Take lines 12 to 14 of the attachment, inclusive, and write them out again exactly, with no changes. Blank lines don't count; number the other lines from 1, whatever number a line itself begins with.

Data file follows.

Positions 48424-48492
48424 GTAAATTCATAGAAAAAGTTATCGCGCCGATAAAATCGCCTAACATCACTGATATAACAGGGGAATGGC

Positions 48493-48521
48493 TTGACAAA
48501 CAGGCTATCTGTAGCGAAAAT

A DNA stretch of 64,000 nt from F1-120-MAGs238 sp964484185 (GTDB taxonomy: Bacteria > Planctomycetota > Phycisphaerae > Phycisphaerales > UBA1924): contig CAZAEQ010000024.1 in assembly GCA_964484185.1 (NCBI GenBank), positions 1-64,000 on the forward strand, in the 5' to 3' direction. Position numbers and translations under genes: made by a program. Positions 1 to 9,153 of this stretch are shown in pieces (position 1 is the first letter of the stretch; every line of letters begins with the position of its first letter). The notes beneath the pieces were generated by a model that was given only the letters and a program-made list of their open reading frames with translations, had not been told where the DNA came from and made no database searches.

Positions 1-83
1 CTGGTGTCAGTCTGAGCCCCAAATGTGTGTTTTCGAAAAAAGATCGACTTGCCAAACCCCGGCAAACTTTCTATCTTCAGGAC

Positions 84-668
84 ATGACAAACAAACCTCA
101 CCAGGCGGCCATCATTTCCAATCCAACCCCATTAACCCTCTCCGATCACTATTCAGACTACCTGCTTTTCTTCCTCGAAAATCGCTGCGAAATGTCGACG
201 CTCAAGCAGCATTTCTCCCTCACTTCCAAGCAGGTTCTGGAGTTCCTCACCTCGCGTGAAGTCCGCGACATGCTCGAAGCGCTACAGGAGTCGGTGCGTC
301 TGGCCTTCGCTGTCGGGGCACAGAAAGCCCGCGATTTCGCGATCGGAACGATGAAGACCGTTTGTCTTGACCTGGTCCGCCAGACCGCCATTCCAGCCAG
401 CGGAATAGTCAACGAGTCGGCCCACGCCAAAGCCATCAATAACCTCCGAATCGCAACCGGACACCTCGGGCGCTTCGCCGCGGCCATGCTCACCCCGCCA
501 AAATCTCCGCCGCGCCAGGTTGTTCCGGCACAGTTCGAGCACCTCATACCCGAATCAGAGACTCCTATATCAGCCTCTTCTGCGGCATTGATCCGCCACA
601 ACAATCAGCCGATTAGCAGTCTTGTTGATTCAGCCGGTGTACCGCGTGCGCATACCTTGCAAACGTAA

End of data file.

201 CTCAAGCAGCATTTCTCCCTCACTTCCAAGCAGGTTCTGGAGTTCCTCACCTCGCGTGAAGTCCGCGACATGCTCGAAGCGCTACAGGAGTCGGTGCGTC
301 TGGCCTTCGCTGTCGGGGCACAGAAAGCCCGCGATTTCGCGATCGGAACGATGAAGACCGTTTGTCTTGACCTGGTCCGCCAGACCGCCATTCCAGCCAG
401 CGGAATAGTCAACGAGTCGGCCCACGCCAAAGCCATCAATAACCTCCGAATCGCAACCGGACACCTCGGGCGCTTCGCCGCGGCCATGCTCACCCCGCCA